Kid's Health

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fast-food-122214.jpg Eating fast food may result in lower test scores for students, according to research conducted at Ohio State University. The study, published in the journal Clinical Pediatrics, surveyed data on 8,544 middle school students. Eighth graders who ate fast food daily were behind those who ate no fast food by four points in reading, and three points behind in math.

SmogNY-121814.jpg Exposure to smog during pregnancy has been linked to a higher risk of autism in children, a new study suggests. Researchers at the Harvard School of Public Health tracked 1,800 women who gave birth between 1990 and 2002, charting their exposure to air pollution during pregnancy. The study's results are published in the Environmental Health Perspectives journal.

marijuana-122012.jpg Teen marijuana use may be decreasing nationwide as more states legalize the drug for both medical and recreational use, according to a new study from researchers at the University of Michigan and the National Institutes on Drug Abuse. For the study the researchers took a poll of 40,000 8th-graders, 10th-graders and 12th-graders.

depression-121614.jpg Antisocial behavior may be genetic, but some forms may also be triggered by environment, according to a new study from researchers at the University of Montreal and Uppsala University in Sweden. For the study, the researchers examined three different gene variants--MAOA, BDNF, and 5-HTTLPR. They found variants in each of the genes from kids that came from abusive environments.

obesity-022412.jpg Chronic lack of sleep and sleep-related breathing problems increase the risk of a child becoming obese by the age of 15, according to research conducted at Yeshiva University. The study, published in the Journal of Pediatrics, surveyed data on 2,000 kids obtained by questioning their parents on their sleep habits over a period of 6.75 years.

pregnant-090613.jpg The FDA has issued a new labeling system for pregnant women and their doctors, made to make the risks of prescription medicines clearer. According to the government agency, the new system will guard not only pregnant women but new mothers who are breastfeeding. "The new labeling rule provides for explanations, based on available information, about the potential benefits and risks for the mother.

Kickscooter-120114.jpg Foot-powered scooters cause more emergency room injuries to kids than any other toy, according to research conducted at the Center for Injury Research and Policy at Nationwide Children's Hospital. The study, published in the journal Clinical Pediatrics, looked at data on 3.3 million kids with toy-related injuries at ERs from 1990 to 2011.

Cribbedding-120114.jpg Despite risk of sudden infant death syndrome [SIDS], many U.S. babies are still bedded with dangerous materials like loose sheets and pillows, according to the CDC. The government agency first made recommendations against bedding infants with loose materials in the 1990s, leading to a decline in SIDS from 2000 to 2010.

crib-mattress-112014.jpg So-called smart baby monitors are not an effective means of prevention against sudden infant death syndrome (SIDS), according to an editorial published in the British Medical Journal. David King, who wrote the editorial, says that the new wave of monitoring equipment is old ideas repackaged. "To older paediatricians this may sound familiar."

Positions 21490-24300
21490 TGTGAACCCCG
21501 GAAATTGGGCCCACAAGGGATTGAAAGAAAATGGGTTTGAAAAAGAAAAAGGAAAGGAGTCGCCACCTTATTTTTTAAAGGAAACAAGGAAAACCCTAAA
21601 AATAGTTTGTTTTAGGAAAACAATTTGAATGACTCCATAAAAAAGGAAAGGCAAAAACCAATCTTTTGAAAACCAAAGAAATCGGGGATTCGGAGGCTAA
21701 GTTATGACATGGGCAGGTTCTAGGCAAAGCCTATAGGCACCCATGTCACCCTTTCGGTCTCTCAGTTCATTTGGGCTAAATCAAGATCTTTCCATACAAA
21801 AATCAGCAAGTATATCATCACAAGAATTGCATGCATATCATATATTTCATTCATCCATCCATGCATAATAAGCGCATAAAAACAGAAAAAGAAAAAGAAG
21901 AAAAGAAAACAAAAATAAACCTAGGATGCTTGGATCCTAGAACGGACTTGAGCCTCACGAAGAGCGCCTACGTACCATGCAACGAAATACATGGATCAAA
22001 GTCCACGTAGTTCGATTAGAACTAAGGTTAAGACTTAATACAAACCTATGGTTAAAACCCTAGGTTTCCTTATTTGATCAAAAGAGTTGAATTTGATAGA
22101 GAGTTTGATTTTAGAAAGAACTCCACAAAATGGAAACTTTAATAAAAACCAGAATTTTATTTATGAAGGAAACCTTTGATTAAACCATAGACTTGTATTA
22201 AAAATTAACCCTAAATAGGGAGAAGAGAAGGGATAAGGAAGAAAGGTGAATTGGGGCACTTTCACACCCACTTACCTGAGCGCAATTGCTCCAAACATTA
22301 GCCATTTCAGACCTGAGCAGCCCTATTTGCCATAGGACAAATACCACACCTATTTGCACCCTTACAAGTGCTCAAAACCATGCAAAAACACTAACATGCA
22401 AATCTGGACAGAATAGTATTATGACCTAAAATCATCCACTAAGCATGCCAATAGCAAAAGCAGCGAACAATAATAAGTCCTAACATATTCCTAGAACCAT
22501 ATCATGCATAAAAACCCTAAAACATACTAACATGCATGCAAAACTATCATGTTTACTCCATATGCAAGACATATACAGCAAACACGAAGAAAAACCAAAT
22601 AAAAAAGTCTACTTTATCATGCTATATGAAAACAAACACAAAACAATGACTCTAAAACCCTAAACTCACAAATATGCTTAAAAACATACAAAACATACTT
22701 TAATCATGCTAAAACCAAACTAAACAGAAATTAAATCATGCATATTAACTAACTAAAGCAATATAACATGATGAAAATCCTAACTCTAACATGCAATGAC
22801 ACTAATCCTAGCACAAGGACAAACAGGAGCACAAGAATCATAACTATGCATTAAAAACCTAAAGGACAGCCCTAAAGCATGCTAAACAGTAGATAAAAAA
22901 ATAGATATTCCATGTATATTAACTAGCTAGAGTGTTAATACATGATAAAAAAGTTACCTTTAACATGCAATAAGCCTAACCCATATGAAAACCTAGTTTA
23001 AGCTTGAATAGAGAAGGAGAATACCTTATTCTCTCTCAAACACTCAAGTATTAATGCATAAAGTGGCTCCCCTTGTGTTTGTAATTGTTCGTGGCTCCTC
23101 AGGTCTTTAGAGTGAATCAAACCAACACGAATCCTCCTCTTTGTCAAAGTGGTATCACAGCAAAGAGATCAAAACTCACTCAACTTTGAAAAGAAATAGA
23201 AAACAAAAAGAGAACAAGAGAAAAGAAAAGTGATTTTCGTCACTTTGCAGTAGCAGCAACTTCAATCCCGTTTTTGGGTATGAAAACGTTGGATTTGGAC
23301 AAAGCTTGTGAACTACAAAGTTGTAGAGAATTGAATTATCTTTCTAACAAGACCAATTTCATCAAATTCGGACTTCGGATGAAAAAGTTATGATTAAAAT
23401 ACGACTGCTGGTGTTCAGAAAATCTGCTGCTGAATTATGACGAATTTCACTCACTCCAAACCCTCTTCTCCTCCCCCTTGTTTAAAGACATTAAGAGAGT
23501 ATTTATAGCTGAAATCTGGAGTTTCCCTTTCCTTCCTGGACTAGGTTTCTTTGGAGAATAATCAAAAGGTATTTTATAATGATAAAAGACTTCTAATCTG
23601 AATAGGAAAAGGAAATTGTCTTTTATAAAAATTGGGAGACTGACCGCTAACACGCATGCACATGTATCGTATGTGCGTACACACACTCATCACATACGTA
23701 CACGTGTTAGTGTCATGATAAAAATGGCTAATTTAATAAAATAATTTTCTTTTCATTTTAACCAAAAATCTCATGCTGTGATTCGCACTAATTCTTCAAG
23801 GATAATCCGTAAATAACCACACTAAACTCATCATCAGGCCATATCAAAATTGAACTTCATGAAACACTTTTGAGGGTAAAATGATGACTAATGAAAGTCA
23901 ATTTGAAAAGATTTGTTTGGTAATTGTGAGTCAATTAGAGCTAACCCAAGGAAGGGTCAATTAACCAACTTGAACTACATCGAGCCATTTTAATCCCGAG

preemiefeet-021914.jpg Premature birth has now been confirmed as the leading cause of death amongst young children, according to a new study from researchers at the London School of Hygiene & Tropical Medicine. Death from complications of preterm birth accounted for roughly 1.1 million of the 6.3 million death of children under the age of five in 2013, according to the study.

obesity-022412.jpg Kids who are obese in youth often remain obese into adolescence, according to research conducted at Boston Children's Hospital. The study, published in the journal Pediatrics, surveyed data on nearly 4,000 U.S. kids over a period of five years. The research team found that 83 percent of the kids who were obese in tenth grade were also obese in fifth grade.

img4-111014.jpg Regular availability of EpiPens in public school could save lives, according to a study presented at the annual meeting of the American College of Allergy, Asthma and Immunology in Atlanta. The pens are a delivery system for the drug epinephrine, which alleviates the symptoms of severe allergic reactions. For the study the researchers collected data on EpiPen use in Chicago Public Schools.

img3-111014.jpg Laundry detergent "pods" may pose a significant poisoning risk to children, according to a new study from researchers at the Center for Injury Research and Policy at Nationwide Children's Hospital in Columbus, Ohio. For the study the researchers reviewed records collected by poisoning centers across the U.S. between 2012 and 2013.

Schoollunch-111014.jpg A new study from the FDA has revealed that public school lunches may be growing healthier as a result of stricter health guidelines. The research was conducted at Virginia Tech University and surveyed the health content of 1,300 packed and provided school lunches at three rural Virginia schools. The research team notes that about 40 percent of public school parents pack lunches for their kids.